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1 item from 1999

Film review: 'The Rage: Carrie 2'

12 March 1999 | The Hollywood Reporter - Movie News | See recent The Hollywood Reporter - Movie News news »

Brian De Palma, Sissy Spacek, Piper Laurie, John Travolta, William Katt and Stephen King are nowhere to be found. And with the exception of a near-catatonic Amy Irving, reprising her Sue Snell character, and some copycat plotting, "The Rage: Carrie 2" has virtually nothing in common with its 1976 forerunner.

Heck, there isn't even anybody named Carrie here, save for some cheesy flashbacks composed of the sow's blood-soaked De Palma footage.

Still, that hasn't stopped Paul Monash, the original's producer, from trying to hop aboard the big high school/horror bandwagon. But the result is a hamfisted clunker that is certain to induce more guffaws than goose bumps.

Given the above plus the lack of name leads and the current glut of teen product ("Cruel Intentions", "She's All That"), very few will likely get "Carrie-d" away.

Here's the set-up:

Rachel (Emily Bergl) is your average unpopular high school student with an institutionalized mother, nasty foster parents and a best friend who commits suicide. Oh, and she has a habit of flying into a telekinetic tizzy every time she gets a little upset.

As it turns out, the dad Rachel never met also happened to father one Carrie White and we all know what happened to her. And just in case we don't, they've thrown in a bunch of lame flashbacks to remind us.

Things seem to improve somewhat when she meets nice guy Jessie (Jason London), but it turns out he's an unwitting part of an elaborate school hoax to humiliate Rachel. Of course, they'll all pay a dear price for messing with her mind.

Newcomer Bergl is actually quite good in the role, grounding her character in a believability that somehow manages to defy screenwriter Rafael Moreu's ("Hackers") ultra-dumb dialogue.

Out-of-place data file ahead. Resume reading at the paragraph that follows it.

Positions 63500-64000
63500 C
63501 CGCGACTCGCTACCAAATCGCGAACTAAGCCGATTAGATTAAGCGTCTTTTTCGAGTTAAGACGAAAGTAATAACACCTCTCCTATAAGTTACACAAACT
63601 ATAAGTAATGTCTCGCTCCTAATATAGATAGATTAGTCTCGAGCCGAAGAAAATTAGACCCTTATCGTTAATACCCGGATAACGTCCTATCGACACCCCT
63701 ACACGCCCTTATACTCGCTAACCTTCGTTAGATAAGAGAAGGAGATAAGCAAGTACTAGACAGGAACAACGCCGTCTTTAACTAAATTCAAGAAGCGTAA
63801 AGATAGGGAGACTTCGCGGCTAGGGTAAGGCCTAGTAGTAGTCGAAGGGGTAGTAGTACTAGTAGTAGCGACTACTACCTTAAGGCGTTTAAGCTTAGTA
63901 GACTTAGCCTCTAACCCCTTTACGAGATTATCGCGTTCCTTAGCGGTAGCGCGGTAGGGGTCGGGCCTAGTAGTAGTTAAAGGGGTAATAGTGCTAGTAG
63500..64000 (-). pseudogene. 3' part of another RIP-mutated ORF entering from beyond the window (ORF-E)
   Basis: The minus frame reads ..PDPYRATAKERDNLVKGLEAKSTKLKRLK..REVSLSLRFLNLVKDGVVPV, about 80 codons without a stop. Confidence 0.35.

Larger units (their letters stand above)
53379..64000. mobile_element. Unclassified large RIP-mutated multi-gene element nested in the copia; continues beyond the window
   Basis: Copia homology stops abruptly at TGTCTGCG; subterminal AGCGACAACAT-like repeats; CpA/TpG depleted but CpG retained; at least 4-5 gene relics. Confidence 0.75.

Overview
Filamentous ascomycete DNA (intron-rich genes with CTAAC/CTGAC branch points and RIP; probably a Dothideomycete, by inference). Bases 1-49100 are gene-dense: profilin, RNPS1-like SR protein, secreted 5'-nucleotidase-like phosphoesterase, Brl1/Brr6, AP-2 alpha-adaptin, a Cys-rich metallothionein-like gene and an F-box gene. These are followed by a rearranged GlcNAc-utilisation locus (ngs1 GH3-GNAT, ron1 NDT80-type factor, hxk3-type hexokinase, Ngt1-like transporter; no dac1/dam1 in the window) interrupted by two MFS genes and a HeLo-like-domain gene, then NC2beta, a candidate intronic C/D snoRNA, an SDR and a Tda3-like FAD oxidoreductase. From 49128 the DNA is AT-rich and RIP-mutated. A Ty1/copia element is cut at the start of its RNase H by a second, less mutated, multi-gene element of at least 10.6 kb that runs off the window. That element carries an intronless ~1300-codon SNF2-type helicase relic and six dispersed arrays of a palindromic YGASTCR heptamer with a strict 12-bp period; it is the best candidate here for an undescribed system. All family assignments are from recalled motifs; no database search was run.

The rest of the cast isn't so lucky, particularly Irving as Carrie's former schoolmate-turned-guidance counselor who unsuccessfully attempts to avert imminent disaster. For some mysterious reason, her performance is given in what appears to be a hypnotic trance.

Perhaps director Katt Shea ("Poison Ivy") could provide some explanation. While the picture clearly has some seriously arty aspirations, the plodding pace makes for mind-numbingly dull viewing. There's more kinetic energy in an episode of "Charmed".

Once again, as with the original, the special effects budget is saved up for the big vengeance finale. And while some of the gross-out elements (with decent digital effects created by Kleiser-Walczak Construction Co. and special makeup effects by Thomas R. Burman & Bari Dreiband-Burman) finally deliver, it ultimately commits the cardinal sin of supernatural thrillers: This "Carrie"'s not scary.



United Artists Pictures presents

A Red Bank Films production

Director: Katt Shea

Screenwriter: Rafael Moreu

Producer: Paul Monash

Executive producer: Patrick Palmer

Director of photography: Donald M. Morgan

Production designer: Peter Jamison

Editor: Richard Nord

Costume designer: Theoni V. Aldredge

Music: Danny B. Harvey

Casting: Gretchen Rennell Court



Rachel: Emily Bergl

Jessie: Jason London

Sue Snell: Amy Irving

Mark: Dylan Bruno

Barbara: J. Smith-Cameron

Brad: Justin Urich

Running time -- 104 minutes

MPAA Rating: R


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